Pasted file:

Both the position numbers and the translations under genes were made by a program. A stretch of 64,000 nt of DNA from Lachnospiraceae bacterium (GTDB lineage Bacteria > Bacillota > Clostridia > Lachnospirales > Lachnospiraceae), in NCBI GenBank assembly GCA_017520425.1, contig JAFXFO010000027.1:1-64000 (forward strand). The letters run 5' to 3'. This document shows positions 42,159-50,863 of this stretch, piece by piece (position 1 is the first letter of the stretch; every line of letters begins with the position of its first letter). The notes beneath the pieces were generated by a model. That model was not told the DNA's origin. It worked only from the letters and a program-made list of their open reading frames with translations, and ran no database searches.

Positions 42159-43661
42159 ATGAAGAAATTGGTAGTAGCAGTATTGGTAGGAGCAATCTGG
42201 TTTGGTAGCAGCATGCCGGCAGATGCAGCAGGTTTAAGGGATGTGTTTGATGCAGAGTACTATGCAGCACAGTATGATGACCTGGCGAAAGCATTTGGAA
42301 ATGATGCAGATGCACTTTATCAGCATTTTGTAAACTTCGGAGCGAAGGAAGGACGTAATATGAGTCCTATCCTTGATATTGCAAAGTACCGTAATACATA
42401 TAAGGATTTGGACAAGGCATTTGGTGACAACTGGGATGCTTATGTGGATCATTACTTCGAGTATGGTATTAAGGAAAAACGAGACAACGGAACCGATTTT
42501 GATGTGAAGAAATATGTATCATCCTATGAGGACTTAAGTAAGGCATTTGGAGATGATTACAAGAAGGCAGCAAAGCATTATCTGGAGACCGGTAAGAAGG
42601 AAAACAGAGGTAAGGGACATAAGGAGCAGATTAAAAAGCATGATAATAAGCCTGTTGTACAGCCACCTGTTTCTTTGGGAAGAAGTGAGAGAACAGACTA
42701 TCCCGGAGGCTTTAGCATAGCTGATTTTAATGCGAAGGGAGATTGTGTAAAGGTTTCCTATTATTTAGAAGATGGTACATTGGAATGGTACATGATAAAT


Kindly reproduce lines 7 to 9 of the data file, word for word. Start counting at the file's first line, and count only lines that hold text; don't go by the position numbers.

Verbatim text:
42501 GATGTGAAGAAATATGTATCATCCTATGAGGACTTAAGTAAGGCATTTGGAGATGATTACAAGAAGGCAGCAAAGCATTATCTGGAGACCGGTAAGAAGG
42601 AAAACAGAGGTAAGGGACATAAGGAGCAGATTAAAAAGCATGATAATAAGCCTGTTGTACAGCCACCTGTTTCTTTGGGAAGAAGTGAGAGAACAGACTA
42701 TCCCGGAGGCTTTAGCATAGCTGATTTTAATGCGAAGGGAGATTGTGTAAAGGTTTCCTATTATTTAGAAGATGGTACATTGGAATGGTACATGATAAAT